—Because the welding process is so controlled, TIG welders can weld very thin materials with little distortion.

Before you run out and buy a TIG, bear in mind that there are some disadvantages associated with such welders:

—TIG welding is a relatively slow process, roughly half the practical speed of MIG.

—Most TIG welders require a water supply with inlet and outlet hoses.

—Learning to use a TIG welder takes a significant amount of practice.

—TIG welders are considerably more expensive than MIG, stick or torch welders.

Stick Welders (2nd Choice)

Commonly called ARC welders, stick welders use a consumable, flux-coated electrode that contains the specific metal required for the weld being performed (steel, stainless, cast iron, etc.). The electrodes come in a variety of thicknesses that must be matched to the thickness of the metal being welded. The advantages of stick welding are:

—Welding can be performed in any position, but working overhead results in significant amounts of sputtered metal and flux.

—Unaffected by wind, drafts or humidity.

—Stick welders are the least expensive.

—They are less sensitive to the cleanliness of the metal being welded.

Stick welders do have disadvantages, however:

—They don't work well with thin metals (18 gauge or thinner).

—The finished weld needs additional steps to clean it up.

—It takes considerable time and practice to stick weld with any degree of expertise.

MIG (1st Choice)

MIG (Metal Inert Gas) welders are arc welders that consist of a spool of welding wire (usually of .030 thickness) that is fed through a special tube that ends in the welding head. Inside that tube also flows the shielding gas, typically a 75% CO2/25% Argon mixture. At the welding head is a trigger that simultaneously turns on the current and flows the gas, and when the wire touches the metal it creates an arc that does the welding.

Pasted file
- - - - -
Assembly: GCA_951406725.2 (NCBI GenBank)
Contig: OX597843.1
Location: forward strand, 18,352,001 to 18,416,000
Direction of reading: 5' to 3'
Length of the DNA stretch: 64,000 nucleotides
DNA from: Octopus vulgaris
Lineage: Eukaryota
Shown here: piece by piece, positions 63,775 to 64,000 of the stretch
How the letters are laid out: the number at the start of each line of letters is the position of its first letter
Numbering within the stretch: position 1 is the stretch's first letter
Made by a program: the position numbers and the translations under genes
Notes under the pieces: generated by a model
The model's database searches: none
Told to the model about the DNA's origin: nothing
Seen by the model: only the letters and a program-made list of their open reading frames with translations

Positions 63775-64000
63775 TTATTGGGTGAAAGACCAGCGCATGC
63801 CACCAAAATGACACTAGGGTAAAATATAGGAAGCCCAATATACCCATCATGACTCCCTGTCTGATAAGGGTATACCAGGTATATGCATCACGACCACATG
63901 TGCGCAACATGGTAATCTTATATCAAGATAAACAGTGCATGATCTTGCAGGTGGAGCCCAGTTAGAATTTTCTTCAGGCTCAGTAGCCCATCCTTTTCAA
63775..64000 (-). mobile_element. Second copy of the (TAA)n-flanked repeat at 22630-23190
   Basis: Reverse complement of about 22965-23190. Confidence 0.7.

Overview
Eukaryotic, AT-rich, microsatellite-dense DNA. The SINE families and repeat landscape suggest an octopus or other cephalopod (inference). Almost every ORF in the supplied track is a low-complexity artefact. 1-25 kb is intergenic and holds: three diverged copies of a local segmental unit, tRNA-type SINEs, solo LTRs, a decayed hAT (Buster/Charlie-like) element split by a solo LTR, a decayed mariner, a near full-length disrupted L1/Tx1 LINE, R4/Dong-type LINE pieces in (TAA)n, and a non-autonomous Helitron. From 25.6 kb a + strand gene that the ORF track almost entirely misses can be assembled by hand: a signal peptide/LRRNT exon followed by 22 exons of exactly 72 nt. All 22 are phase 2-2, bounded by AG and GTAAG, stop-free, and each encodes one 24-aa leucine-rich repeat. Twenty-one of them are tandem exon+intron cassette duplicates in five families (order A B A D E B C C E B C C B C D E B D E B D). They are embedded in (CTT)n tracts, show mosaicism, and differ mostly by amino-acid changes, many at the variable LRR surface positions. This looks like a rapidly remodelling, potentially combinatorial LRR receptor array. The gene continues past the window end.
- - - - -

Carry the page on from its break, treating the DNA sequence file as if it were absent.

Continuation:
There is a host of advantages to MIG welding:

—MIG welding is the easiest process to learn. Generally, most people acquire the necessary skill within the first hour of practice.

—MIG welders weld most common metals, including aluminum and stainless, and can weld thin metals as well as those up to about 1/4 inch.

—Overhead welding can be done relatively easily.

—MIG welding is quite fast.

MIG welders that use flux cored wire are available as well. Flux-cored wires contain a welding flux inside, thus eliminating (except in certain situations) the need for a shielding gas. Some MIG welders can operate either with flux core wire or with shielding gas. The chief advantage of a MIG welder that uses flux-cored wire is its portability, since there's no need for gas cylinders, regulators and hoses.

Another great advantage of MIG welders is their cost. A very good quality MIG can be obtained for less than $400, although they run well into the thousands of dollars depending upon power capacity.

So Which MIG Should I Buy?

Not so fast, because first we have to discuss Duty Cycle. To do so we need to make it clear that a welder does its thing through the passage of great amounts of current, or amperage, through the connection between the wire and the metal, which is grounded to the welder to complete the electrical circuit.